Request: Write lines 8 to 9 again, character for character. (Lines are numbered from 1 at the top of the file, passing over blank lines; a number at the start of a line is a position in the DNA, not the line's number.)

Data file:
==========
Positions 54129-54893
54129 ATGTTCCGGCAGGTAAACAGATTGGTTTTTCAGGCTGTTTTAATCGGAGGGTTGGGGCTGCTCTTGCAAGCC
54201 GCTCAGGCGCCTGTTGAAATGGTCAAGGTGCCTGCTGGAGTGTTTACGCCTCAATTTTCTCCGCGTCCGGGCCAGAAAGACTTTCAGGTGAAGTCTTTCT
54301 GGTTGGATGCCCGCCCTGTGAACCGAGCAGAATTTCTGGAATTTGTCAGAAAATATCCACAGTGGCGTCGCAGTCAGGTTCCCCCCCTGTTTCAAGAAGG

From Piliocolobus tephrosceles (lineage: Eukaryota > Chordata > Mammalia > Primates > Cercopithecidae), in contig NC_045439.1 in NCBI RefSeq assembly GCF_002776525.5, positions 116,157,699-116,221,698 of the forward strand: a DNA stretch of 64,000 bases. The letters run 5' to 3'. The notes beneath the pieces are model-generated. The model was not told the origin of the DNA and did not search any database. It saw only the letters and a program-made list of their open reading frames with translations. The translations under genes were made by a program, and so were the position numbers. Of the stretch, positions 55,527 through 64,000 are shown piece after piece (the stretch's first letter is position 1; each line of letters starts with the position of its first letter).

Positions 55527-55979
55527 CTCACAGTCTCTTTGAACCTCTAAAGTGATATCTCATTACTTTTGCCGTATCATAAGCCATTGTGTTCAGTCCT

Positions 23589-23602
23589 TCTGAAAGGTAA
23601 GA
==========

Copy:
Positions 23589-23602
23589 TCTGAAAGGTAA